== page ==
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1. Something, such as a fetter, cord, or band, that binds, ties, or fastens things together.
2. often bonds Confinement in prison; captivity.
3. A uniting force or tie; a link: the familial bond.
4. A binding agreement; a covenant.
5. A duty, promise, or other obligation by which one is bound.
a. A substance or agent that causes two or more objects or parts to cohere.
b. The union or cohesion brought about by such a substance or agent.
7. A chemical bond.
8. A systematically overlapping or alternating arrangement of bricks or stones in a wall, designed to increase strength and stability.
9. A written obligation requiring the payment of a sum at a certain time.
10. A debt security obligating a government or corporation to pay a specified amount on a future date, especially a marketable security that makes semiannual interest payments.
a. A guarantee issued by a surety agency on behalf of a client, requiring the surety to pay a sum of money to a third party in the event the client fails to fulfill certain obligations; a surety bond.
b. A sum pledged as a guarantee.
12. A sum paid as a guarantee of a person's appearance at court for trial; bail: set bond at $100,000; released the prisoner on a $10,000 bond.
13. The condition of being held under the guarantee of a customs bond: imported merchandise stored in bond.
14. An insurance contract that indemnifies an employer for loss resulting from a fraudulent or dishonest act by an employee; a fidelity bond.
15. Bond paper.
v. bond·ed, bond·ing, bonds
1. To join securely, as with glue or cement.
2. To join (two or more individuals) in a relationship, as by shared belief or experience: An interest in banking reform bonded the two political opponents.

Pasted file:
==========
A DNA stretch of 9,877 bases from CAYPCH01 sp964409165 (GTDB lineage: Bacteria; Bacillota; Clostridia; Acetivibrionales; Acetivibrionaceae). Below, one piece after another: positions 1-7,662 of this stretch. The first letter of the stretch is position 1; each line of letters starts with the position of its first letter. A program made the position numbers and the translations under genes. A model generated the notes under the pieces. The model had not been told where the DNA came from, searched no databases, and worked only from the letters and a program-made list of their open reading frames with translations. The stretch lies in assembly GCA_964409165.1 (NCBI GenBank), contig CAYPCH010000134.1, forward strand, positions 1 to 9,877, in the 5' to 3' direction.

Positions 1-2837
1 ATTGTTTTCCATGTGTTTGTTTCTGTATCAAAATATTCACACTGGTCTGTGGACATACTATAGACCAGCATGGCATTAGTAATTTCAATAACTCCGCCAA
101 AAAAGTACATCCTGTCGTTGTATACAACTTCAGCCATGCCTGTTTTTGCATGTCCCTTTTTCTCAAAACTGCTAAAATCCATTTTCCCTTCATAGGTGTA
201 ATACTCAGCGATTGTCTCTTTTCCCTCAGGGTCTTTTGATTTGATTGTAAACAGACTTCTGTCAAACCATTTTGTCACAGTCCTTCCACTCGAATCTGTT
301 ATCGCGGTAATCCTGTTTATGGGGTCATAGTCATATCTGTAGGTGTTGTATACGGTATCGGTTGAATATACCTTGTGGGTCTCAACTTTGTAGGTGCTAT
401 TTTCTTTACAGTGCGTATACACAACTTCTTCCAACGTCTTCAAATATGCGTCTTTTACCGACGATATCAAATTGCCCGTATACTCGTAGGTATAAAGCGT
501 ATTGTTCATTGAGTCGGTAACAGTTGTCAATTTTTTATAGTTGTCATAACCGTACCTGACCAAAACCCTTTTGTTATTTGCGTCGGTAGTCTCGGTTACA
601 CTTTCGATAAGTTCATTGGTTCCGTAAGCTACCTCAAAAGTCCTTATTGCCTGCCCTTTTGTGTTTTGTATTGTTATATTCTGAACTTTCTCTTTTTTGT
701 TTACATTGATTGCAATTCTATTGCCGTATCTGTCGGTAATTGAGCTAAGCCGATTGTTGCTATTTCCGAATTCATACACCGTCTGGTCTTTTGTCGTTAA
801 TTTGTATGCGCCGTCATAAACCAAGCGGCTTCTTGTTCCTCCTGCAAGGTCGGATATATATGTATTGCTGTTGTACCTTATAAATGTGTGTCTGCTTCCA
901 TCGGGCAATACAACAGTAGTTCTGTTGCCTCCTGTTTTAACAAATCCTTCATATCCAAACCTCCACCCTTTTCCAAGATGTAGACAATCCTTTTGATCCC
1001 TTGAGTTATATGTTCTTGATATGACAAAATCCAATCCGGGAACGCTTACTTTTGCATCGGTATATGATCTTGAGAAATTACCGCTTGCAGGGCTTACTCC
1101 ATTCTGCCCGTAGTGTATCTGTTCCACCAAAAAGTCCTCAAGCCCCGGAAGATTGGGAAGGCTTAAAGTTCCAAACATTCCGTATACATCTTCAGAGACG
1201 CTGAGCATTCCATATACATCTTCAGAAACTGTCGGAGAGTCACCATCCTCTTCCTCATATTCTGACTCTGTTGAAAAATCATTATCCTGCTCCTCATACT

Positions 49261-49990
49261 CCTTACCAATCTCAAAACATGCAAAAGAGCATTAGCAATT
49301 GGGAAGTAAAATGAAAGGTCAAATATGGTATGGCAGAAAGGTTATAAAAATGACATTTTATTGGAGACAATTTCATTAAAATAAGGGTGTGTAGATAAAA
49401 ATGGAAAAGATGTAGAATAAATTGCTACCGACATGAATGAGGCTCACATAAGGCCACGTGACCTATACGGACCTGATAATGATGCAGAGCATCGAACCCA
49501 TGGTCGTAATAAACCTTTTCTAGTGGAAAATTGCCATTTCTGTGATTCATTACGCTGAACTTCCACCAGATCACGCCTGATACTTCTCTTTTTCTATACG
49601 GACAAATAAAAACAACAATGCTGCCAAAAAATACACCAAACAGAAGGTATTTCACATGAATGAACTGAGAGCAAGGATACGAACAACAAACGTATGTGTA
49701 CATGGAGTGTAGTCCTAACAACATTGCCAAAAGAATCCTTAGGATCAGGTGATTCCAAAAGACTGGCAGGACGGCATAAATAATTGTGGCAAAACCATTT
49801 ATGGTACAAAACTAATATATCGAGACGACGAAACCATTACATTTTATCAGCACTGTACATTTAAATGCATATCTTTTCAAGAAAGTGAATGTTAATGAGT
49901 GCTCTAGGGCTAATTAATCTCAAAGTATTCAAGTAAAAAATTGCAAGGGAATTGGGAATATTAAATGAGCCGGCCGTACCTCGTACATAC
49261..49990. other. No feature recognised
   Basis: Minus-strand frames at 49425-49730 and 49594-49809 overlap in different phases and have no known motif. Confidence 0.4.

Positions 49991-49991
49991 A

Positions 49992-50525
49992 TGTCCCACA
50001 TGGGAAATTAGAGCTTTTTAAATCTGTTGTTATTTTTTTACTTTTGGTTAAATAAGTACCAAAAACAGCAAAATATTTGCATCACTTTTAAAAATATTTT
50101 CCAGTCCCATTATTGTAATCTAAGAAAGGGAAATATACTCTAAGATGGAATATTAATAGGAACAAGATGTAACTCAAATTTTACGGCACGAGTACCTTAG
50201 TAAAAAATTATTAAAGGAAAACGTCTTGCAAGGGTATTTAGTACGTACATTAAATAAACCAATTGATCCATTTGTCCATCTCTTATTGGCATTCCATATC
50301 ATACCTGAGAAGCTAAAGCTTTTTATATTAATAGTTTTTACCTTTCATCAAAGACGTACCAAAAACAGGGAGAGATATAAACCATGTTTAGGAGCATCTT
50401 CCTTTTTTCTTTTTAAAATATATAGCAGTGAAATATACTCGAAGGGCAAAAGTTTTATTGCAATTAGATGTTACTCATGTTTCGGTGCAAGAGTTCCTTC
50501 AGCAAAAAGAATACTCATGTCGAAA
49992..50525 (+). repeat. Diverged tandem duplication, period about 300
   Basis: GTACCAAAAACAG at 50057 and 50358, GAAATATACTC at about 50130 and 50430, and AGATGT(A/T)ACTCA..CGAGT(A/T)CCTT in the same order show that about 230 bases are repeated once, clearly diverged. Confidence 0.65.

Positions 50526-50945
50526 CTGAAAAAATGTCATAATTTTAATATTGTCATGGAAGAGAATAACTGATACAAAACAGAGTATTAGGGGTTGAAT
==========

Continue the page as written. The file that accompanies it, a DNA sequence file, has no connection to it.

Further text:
a. To finance by issuing bonds: Two projects have already been bonded.
b. To raise by issuing bonds: The city bonded $900,000 for the new park.
4. To gain the release of (someone who has been arrested) by providing a bail bond: bonded his cousin out of jail.
5. To issue a surety bond or a fidelity bond for.
6. To lay (bricks or stones) in an overlapping or alternating pattern.
1. To cohere with a bond.
2. To form a close personal relationship.
3. To secure release from prison by providing a bail bond: The accused bonded out of jail.
American Heritage® Dictionary of the English Language, Fifth Edition. Copyright © 2016 by Houghton Mifflin Harcourt Publishing Company. Published by Houghton Mifflin Harcourt Publishing Company. All rights reserved.
able to be bonded, fastened, or secured
Collins English Dictionary – Complete and Unabridged, 12th Edition 2014 © HarperCollins Publishers 1991, 1994, 1998, 2000, 2003, 2006, 2007, 2009, 2011, 2014
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|Adj.||1.||bondable - capable of being fastened or secured with a rope or bond|
attachable - capable of being fastened or added to something else; "a handle attachable by two bolts"
|2.||bondable - capable of holding together or cohering; as particles in a mass|
adhesive - tending to adhere
Based on WordNet 3.0, Farlex clipart collection. © 2003-2012 Princeton University, Farlex Inc.